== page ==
We asked our directors Julian, Simon, Rob and Pete three questions about interviewing or reviewing candidates embarking on a new role or getting back into the work force after some time off.
We asked them to share their insights on:
- Best advice for candidates to discuss gaps in employment history
- How recruiters understand and respond to redundancies
- What recruiters are looking for when they ask ‘why are you looking for a new role?’
Here’s what they said.
Best advice for candidates to discuss gaps in employment history.
Many job seekers have gaps in their CVs, for a number of reasons such as travel, caring for children, caring for elderly relatives, study, the list goes on. However, the biggest mistake is leaving the gaps with no explanation. At best this looks like an omission, and at worst it looks like someone has struggled to find work and therefore has some issues attached to them. The best and most simple way to avoid confusion is to list your gaps chronologically with your career history, but clearly explain why you took a career gap. It can be a brief one liner but it is powerful, explains the situation and allows the person reviewing the CV to move on without question. – JULIAN
I was washing my hands and filling in tracing apps! But on a serious note, COVID came so unexpectedly and the consequence for some has was a restructure / redundancy resulting in an employment gap. You wouldn’t be unique in this situation, what you must be able to convey is what you did during this gap, for instance any upskilling? Undertaken an online course? Proactively looked at roles at all levels having updated my CV and LinkedIn profile. – SIMON
Be honest. A break to look after a sick parent or child is totally fine, as is taking some time off to recharge and review where you want to go in your career is fine too. – ROB
Just be honest but bring out the positives, upskilling, holiday, etc. – PETE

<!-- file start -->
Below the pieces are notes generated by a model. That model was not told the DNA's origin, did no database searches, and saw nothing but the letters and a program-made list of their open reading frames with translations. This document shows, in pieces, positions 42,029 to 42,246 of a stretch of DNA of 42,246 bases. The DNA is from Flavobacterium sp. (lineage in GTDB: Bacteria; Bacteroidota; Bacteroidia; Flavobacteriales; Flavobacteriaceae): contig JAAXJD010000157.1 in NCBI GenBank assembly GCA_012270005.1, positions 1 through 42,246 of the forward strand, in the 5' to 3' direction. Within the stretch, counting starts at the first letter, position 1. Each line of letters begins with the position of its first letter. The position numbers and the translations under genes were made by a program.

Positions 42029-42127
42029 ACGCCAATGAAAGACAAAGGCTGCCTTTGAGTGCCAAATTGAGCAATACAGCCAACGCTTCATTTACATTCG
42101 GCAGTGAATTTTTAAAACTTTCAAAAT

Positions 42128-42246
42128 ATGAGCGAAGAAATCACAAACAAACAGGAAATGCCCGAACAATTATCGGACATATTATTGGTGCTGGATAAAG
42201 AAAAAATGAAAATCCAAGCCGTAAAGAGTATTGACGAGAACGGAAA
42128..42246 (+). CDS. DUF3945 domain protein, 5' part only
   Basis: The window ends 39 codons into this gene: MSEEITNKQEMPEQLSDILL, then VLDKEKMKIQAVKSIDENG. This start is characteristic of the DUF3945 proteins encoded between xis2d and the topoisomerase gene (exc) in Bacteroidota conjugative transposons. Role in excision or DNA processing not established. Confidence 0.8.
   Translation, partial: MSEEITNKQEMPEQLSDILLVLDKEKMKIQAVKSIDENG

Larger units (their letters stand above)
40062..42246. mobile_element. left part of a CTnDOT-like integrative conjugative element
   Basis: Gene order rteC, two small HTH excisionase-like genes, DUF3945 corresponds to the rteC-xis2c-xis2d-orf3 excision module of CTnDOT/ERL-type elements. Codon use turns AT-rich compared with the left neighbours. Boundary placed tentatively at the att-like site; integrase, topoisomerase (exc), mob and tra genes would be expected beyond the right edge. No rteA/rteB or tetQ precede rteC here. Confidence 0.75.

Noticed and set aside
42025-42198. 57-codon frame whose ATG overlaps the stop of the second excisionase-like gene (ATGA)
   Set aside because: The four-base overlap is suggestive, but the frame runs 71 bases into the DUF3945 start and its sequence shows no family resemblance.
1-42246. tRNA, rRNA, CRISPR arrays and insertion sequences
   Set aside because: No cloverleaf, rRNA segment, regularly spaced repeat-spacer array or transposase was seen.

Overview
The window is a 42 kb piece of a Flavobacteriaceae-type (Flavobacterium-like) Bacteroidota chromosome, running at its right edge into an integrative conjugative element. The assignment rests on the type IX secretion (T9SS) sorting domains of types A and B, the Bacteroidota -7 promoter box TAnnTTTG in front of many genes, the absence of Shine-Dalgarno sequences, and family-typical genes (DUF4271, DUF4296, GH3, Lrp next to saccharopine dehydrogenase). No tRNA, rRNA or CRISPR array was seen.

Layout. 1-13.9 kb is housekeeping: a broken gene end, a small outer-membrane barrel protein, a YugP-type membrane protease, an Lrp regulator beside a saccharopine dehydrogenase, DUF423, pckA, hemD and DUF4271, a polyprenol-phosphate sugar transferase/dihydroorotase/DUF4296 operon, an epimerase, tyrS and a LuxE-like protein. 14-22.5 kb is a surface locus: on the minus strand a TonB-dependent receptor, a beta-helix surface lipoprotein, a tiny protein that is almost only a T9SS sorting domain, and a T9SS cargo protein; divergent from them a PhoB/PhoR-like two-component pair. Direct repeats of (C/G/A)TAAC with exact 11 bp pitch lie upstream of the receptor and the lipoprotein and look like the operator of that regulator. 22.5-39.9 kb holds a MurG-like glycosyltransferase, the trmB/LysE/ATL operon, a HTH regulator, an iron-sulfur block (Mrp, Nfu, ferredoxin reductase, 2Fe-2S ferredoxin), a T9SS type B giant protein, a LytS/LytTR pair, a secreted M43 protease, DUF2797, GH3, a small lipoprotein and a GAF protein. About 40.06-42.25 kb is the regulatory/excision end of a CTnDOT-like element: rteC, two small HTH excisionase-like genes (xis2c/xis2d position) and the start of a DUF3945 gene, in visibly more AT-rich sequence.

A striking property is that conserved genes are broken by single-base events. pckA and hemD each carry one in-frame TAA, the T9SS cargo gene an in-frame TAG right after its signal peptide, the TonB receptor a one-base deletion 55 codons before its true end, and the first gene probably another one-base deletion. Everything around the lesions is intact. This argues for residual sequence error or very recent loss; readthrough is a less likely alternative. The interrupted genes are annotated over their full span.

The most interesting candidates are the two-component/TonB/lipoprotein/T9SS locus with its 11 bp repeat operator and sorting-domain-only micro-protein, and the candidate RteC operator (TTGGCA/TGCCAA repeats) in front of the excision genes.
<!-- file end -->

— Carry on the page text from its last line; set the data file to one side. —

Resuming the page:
How recruiters understand and respond to redundancies
We live in an environment where redundancies are common place, this has been the case since the GFC in 2008 and hasn’t really changed since. Experienced recruiters understand market conditions and they will treat a redundancy situation like any other situation where someone has moved on from a role. The fundamentals of interviewing, reference checking and general background checking come into play and these fact based checks answer any questions needs for a persons reasons and motives for leaving a role. They also address any performance questions that could be attached to a person moving on from a prior role. In other words redundancies no longer have the stigma attached to them that they may have done in the 90’s or early 2000’s. – JULIAN
In some ways we are in it together, we understand that redundancies do happen and even more so at the moment, we may know the organisation that is going through this process. It shouldn’t be a negative reflection on yourself in any way. – SIMON
Recruiters should always try and walk in their candidates shoes. They should ask themselves, “what if it was me sitting on the other side of the table?” and be empathetic to the situation. – ROB
We understand that it can deeply affect our candidates. We will do our best to be proactive with our clients, turning around a tough situation in to a “look who’s available”. – PETE
What recruiters are looking for when they ask ‘why are you looking for a new role?’
Recruiters are specifically looking for job seekers who are looking to grow their skills, learn more, develop their leadership or technical ability, and when we ask “why are you looking for a new role” we seek to understand those motives of a job seeker. For the recruiter this works twofold, it enables us to identify the job seekers who are ambitious, driven and hungry for growth, as well as assisting us in matching the same job seekers to the aspirations of a new role. It is only when job seekers goals align closely to those of a new employers requirements and goals, the tenure and success in this new role follows. – JULIAN
We want to see what the motivators are to look around? Ideally it is for a career progression where you have demonstrated you’ve outgrown your current role and there is nowhere else for you to move or it may be for a new environment which will give you that fresh challenge. We are also looking for any negative hooks such moving purely for more money, moving as you no longer like your manager, this can reflect purely upon yourself. – SIMON
They are trying to establish if there are any problems that have occurred in the last role, so they don’t place the candidate in that position again? – ROB
We like to help candidates for the right reasons. This will ensure that we are able to pair a candidate to the right client. Examples – a new challenge, a better work/life balance. – PETE